Brent Up 1.5% as Oil Prices Rise After Tensions Heat Up in the Red Sea
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Brent Up 1.5% as Oil Prices Rise After Tensions Heat Up in the Red Sea

Oil prices edged higher on Wednesday after production in Libya's largest oil field was halted due to protests.
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The crude oil benchmark rose nearly 1.5% on Wednesday after protesters entered the largest oil field in Libya, ceasing production. The move adds to the supply concerns stemming from the ongoing tensions in the Red Sea, sparking fears over further escalation. 

Protesters Halt Production in Libya’s Top Oil Field 

Oil prices rose on Wednesday as concerns over crude supply worsened after Libya’s largest oil field halted production due to protests.

According to Bloomberg, a group of protesters entered the facility in 20 vehicles, demanding jobs, a new refinery, and other services. The field was producing about 270,000 barrels per day on Tuesday before the protests began. 

Bloomberg reported that the move came not long after Libya’s National Oil Corp. warned that a full halt and a force majeure were likely if the country did not address the protesters’ demands. Force majeure refers to a legal term that allows companies not to meet their contractual obligations amid issues outside their control.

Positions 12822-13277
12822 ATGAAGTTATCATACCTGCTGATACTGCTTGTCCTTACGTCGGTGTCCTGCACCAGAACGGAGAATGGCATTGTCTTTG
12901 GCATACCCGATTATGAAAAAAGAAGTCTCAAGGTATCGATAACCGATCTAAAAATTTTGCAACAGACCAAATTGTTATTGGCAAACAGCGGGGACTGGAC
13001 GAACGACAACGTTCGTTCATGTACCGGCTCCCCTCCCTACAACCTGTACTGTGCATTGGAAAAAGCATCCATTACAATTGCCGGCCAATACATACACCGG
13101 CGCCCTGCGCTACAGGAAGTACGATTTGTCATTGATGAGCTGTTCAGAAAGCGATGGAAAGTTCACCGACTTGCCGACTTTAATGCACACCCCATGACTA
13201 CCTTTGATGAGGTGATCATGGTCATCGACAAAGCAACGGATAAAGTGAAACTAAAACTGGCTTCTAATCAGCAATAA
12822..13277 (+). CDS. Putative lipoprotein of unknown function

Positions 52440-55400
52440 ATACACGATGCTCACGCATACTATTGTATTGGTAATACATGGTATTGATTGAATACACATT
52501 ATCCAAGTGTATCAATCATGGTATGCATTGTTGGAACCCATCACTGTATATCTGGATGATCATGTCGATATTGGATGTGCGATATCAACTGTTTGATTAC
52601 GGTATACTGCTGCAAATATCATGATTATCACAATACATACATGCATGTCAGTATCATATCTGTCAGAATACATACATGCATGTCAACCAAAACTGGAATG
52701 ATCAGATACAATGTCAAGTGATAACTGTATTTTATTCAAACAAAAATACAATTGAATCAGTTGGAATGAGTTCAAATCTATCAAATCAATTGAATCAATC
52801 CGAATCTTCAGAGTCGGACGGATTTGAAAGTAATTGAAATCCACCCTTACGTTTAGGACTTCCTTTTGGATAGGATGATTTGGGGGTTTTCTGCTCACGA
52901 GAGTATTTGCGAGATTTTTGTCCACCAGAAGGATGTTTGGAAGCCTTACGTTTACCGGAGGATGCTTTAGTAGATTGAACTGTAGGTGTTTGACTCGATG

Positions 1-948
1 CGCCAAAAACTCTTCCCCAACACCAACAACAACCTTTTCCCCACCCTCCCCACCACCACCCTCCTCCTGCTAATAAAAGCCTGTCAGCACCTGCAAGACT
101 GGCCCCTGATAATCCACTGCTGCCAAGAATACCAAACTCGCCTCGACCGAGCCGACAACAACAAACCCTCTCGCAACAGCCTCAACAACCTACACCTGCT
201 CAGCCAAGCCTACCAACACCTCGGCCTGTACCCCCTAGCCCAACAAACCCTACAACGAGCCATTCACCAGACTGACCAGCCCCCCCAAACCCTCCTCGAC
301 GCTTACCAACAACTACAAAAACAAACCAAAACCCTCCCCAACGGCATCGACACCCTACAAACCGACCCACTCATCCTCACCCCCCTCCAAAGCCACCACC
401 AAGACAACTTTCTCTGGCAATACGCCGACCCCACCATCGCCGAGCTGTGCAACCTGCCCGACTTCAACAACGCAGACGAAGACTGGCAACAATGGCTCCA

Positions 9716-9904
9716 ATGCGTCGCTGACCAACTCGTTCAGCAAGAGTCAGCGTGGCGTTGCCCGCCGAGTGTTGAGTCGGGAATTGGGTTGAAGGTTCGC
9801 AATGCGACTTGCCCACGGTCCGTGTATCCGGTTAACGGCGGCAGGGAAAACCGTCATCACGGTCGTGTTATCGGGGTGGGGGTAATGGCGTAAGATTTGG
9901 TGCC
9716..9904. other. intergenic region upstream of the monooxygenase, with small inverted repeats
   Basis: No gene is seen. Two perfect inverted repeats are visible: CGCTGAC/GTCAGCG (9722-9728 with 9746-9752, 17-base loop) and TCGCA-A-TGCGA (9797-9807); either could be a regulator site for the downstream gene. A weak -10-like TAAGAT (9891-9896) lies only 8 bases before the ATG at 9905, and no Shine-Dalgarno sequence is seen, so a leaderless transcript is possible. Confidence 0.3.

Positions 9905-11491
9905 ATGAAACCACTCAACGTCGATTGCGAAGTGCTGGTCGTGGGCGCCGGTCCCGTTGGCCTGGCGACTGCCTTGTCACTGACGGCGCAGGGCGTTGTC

Brent crude rose more than 1.4% to $77.17 on Wednesday, while West Texas Intermediate (WTI) gained 1.35% to $71.33 a barrel. 

Oil Trending Higher Since Red Sea Attacks; OPEC to Meet in February

The upswing comes after oil prices rose about $2 in the week in the wake of attacks on vessels in the Red Sea launched by Houthi rebels. The US Central Command said on Tuesday they fired two anti-ship ballistic missiles into the sea, but no damage was reported. Further escalation in this region could result in the closure of crucial waterways for oil transportation and the disruption of trade flows. 

Crude oil has been trading in a limited range since the start of 2024 as geopolitical tensions in the Middle East offset persistent economic concerns. Yet, the first trading day of the new year saw the benchmarks decline as immediate worries about the US economy briefly overshadowed fears of heightened tensions in the Red Sea.

“Energy markets were unable to escape the broader pressure seen on risk assets with equity markets also weaker. The weakness in oil comes despite a ratcheting up in tensions in the Middle East.”

said ING analysts Warren Patterson and Ewa Manthey.

Meanwhile, OPEC producers said the organization would meet in February to discuss its ongoing production cut policy. However, ING analysts believe there is little room left for further reductions. 

“Already, the last few rounds of cuts have been driven by voluntary reductions from individual members rather than group wide cuts – a sign that it is becoming more difficult to get all members on board to cut.”

– the analysts wrote.

In the meantime, OANDA analyst Craig Erlam said most of the market’s focus will be on the demand side and whether central banks can deliver the much-discussed soft landing. 

In your opinion, what will dictate the trends in the oil market in 2024? Let us know in the comments below.